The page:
Why? Because while the downstairs brain is fully developed at birth, the upstairs brain is under construction until a person is in their mid-20s. Therefore we must be conscious of the expectations we place on our students because sometimes, calming down and getting it together right now is just not neurologically possible. That said, providing ample opportunities to understand and strengthen the integration of the brain supports our students’ brain develop during these critical years of construction.
Teaching Activity: Personifying the Brain
To make this easier for students to understand, you can personify the sections of the house with the characters that inhabit them. Introduce students to the concepts of the upstairs and downstairs brain. Then, start to brainstorm who lives in the house (for younger students, it may be helpful to come up with names yourself).
The downstairs characters are feelers who are focused on our safety and survival. These characters identify dangers, spark emotions, and respond quickly.
Ideas: Anxious Andy, Angry Amy
The upstairs characters are thinkers and problem solvers. They help us regulate our emotions and plan our responses.
Ideas: Problem Solving Penelope, Calm Carlos
When the stairs are connecting the upstairs and downstairs, the characters can run up and down between the sections of the house with messages for one another.
Brainstorm with your students what this looks like (e.g. we are able to play with our friends, solve problems when they come up, calm ourselves down in difficult situations, and make good choices).
Sometimes our downstairs brain will spot danger and we will flip our lids. The characters block off our upstairs section of the house so the stairs are no longer connected until the threat is minimized. This looks like our fight, flight, or freeze responses.
Ask your students when these reactions would be safest. For younger students, start with unlikely situations so that they do not get scared.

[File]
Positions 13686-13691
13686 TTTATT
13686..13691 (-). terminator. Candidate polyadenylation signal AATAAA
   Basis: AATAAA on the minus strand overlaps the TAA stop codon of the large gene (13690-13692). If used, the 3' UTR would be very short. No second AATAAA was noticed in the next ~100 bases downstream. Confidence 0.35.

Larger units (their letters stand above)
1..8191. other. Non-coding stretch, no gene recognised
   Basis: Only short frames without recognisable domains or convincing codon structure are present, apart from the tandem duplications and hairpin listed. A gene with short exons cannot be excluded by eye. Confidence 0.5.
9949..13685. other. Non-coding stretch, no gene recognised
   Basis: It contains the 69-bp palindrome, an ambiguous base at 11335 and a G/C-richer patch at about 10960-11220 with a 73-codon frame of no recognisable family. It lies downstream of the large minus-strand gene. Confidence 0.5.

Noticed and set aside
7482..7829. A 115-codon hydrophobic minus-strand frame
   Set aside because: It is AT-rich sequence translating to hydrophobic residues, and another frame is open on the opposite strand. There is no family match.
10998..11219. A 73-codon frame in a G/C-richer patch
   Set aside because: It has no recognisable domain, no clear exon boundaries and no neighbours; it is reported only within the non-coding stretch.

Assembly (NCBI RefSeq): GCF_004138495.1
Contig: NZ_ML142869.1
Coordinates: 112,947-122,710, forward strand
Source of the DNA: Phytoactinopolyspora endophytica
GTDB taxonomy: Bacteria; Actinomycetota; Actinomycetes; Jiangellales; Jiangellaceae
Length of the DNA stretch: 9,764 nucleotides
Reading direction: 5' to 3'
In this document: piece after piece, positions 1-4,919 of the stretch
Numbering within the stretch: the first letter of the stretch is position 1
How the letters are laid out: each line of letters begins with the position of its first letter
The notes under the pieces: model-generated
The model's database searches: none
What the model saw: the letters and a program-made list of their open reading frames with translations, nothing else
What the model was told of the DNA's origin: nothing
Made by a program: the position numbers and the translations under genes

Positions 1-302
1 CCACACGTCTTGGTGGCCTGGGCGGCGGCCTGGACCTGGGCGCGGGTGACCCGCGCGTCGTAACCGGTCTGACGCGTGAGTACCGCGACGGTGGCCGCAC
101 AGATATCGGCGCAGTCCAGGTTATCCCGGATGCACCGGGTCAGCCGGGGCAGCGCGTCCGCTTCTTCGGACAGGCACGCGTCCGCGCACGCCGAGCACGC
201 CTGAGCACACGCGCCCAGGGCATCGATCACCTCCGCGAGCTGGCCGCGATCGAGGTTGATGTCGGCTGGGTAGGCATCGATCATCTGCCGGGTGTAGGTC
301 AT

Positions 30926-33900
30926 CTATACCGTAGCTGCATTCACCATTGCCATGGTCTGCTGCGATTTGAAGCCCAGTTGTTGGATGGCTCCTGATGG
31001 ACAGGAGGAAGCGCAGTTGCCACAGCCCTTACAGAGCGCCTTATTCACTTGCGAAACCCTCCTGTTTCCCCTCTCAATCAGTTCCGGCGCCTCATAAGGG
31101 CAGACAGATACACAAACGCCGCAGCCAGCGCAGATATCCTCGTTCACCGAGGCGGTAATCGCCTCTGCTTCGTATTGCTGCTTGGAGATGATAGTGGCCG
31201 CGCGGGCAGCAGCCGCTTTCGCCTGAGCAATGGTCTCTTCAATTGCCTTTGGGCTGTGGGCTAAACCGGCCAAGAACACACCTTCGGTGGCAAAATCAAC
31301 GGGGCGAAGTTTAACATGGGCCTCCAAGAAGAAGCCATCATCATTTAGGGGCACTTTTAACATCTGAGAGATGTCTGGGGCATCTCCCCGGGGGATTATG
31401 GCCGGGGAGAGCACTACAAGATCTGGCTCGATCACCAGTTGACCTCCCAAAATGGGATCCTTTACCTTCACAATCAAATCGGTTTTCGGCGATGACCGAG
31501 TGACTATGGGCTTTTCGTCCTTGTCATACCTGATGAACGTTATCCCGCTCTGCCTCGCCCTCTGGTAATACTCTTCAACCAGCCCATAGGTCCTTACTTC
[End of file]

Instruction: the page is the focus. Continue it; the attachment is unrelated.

Let students know that we all flip our lids, and share a light-hearted example of how you recently flipped your lid. By doing this activity, you work with your students to establish a shared language to understand and more freely communicate their emotions. It also helps to remove the personalization and judgment around our emotional reactions and enables students to learn functional ways to have conversations about them.
Teaching Activity: Draw the House
Ask students to draw the house and characters that live in the house. Draw what happens when the two parts are connected. Draw what happens when we flip our lids.
Mindfulness and the Brain
Mindfulness gives us tools to calm down: soothing the limbic system (downstairs brain) and activating the prefrontal cortex (upstairs brain). When we are calm in our bodies, we are calm in our minds and can make well-balanced choices more easily.Being mindful means drawing your awareness and attention to the present moment, observing your thoughts, feelings, and bodily sensations as they happen, without trying to analyze or correct. It involves getting quiet and curious so that you can notice what’s happening in your inner and external environments without letting your mind get carried away by anxieties about the future or regret about the past.
The evidence shows that mindfulness practices such as meditation, focused breathing, and yoga activate and strengthen our prefrontal cortex so that we are better able to pay attention, regulate our emotions, and make better choices. The more we practice mindfulness, the more we strengthen these abilities.
The Mind-Body Connection
Yoga puts mindfulness into action by engaging the mind-body connection. Breathing techniques, yoga poses, and relaxation exercises teach students how to use their body to help them consciously calm now.To get a feeling for this, when you feel fear or anxiety, how do you breathe? With quick, shallow breaths into your chest. The reverse is also true: taking quick, shallow breaths can trigger feelings of stress and anxiety in the brain. On the other hand, taking mindful, deep breaths into the belly send a message to your brain to calm down and relax.